Troppo co-host Nicholas Gruen made an impressively well-groomed appearance on Alan Kohler’s Inside Business program on ABC TV this morning.
Nicholas canvassed a really interesting idea I don’t immediately recall his having yet ventilated here at Troppo. It’s the concept of portable mortgage insurance to replace the current government guarantee of the Big 4 Banks. The lenders would pay something for the insurance and it would cover bank and non-bank lenders alike.
Together with banning or capping exit fees at a low rate (although Nicholas suggested that this might be a mixed blessing), this would certainly enhance competition in the home loan market by assisting the redevelopment of viable non-bank lenders in the wake of the Big 4 having taken advantage of the GFC to obliterate or absorb Aussie Home Loans etc.
However, I can’t help wondering whether it would be enough. The banks have achieved a level of maket dominance that may prove difficult to overcome. They seem to be elevating the techniques of the Claytons (unprovable) cartel to an art form.
One of the advantages of being a self-confessed economics nincompoop is that I can unblushingly canvas ideas that may well be extraordinarily stupid, if only so the economic gurus can gently explain to me why they’re silly.
Why should we not also consider creating a publicly owned non-bank lender, taking advantage of the lower interest rate at which governments can borrow to on-lend to home buyers at reasonably affordable rates? Mortgage rates would need to to be high enough so that they keep the banks honest rather than crowding them out of the market, but that shouldn’t be impossible to achieve. Why not legislate to require the new affordable lender (Wayne and Julia’s Awesome Home Loans) to lend at a minimum interest rate of (say) 1.5% above the cash rate for the time being, with some independent review mechanism to ensure that the margin above the cash rate remains at a level that would allow the private banks to maintain a reasonable profit margin in the home loans market?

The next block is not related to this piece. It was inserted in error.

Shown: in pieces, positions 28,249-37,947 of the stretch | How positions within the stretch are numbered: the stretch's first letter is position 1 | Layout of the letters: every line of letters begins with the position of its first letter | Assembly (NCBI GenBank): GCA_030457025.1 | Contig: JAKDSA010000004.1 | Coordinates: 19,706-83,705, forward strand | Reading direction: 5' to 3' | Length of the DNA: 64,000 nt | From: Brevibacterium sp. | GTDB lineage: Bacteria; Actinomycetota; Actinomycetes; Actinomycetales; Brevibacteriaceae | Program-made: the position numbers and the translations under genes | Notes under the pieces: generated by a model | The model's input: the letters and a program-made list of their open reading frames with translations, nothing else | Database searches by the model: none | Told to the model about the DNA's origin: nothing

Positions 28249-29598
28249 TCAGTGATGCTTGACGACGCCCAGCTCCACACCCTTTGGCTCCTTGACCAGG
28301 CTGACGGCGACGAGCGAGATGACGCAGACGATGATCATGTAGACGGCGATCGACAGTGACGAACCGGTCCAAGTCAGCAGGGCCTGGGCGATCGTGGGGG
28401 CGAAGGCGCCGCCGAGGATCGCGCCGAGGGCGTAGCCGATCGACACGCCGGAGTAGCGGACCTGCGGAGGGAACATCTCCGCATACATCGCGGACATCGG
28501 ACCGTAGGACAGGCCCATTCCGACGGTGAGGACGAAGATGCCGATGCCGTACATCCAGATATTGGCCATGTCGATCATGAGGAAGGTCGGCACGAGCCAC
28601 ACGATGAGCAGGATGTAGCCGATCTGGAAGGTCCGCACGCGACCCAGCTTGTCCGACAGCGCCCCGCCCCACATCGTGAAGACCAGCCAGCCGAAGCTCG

Wayne and Julia’s Awesome Home Loans would not be a deposit-taking institution (so it wouldn’t compete with the banks in that respect and would miss out on that potentially cheaper source of loan funds) and would not maintain a branch structure (thereby giving it a compensating advantage over the banks). It would utilise existing private sector mortgage brokers (including Nicholas’s Peach Home Loans).
Of course, all this assumes that the banks really are acting as a cartel to a sufficient extent to justify what is a fairly radical intervention in the mortgage marketplace. Perhaps the evidence of market failure and excessive oligopoly profits isn’t yet persistent enough to provide sufficient justification. However, subject to the advice of economically literate Troppists, I think it’s an idea worth keeping in mind.
Update – I must say I find Michael Pascoe’s article in this morning’s SMH a pretty persuasive rebuttal of my proposal, and possibly of Nicholas’s as well.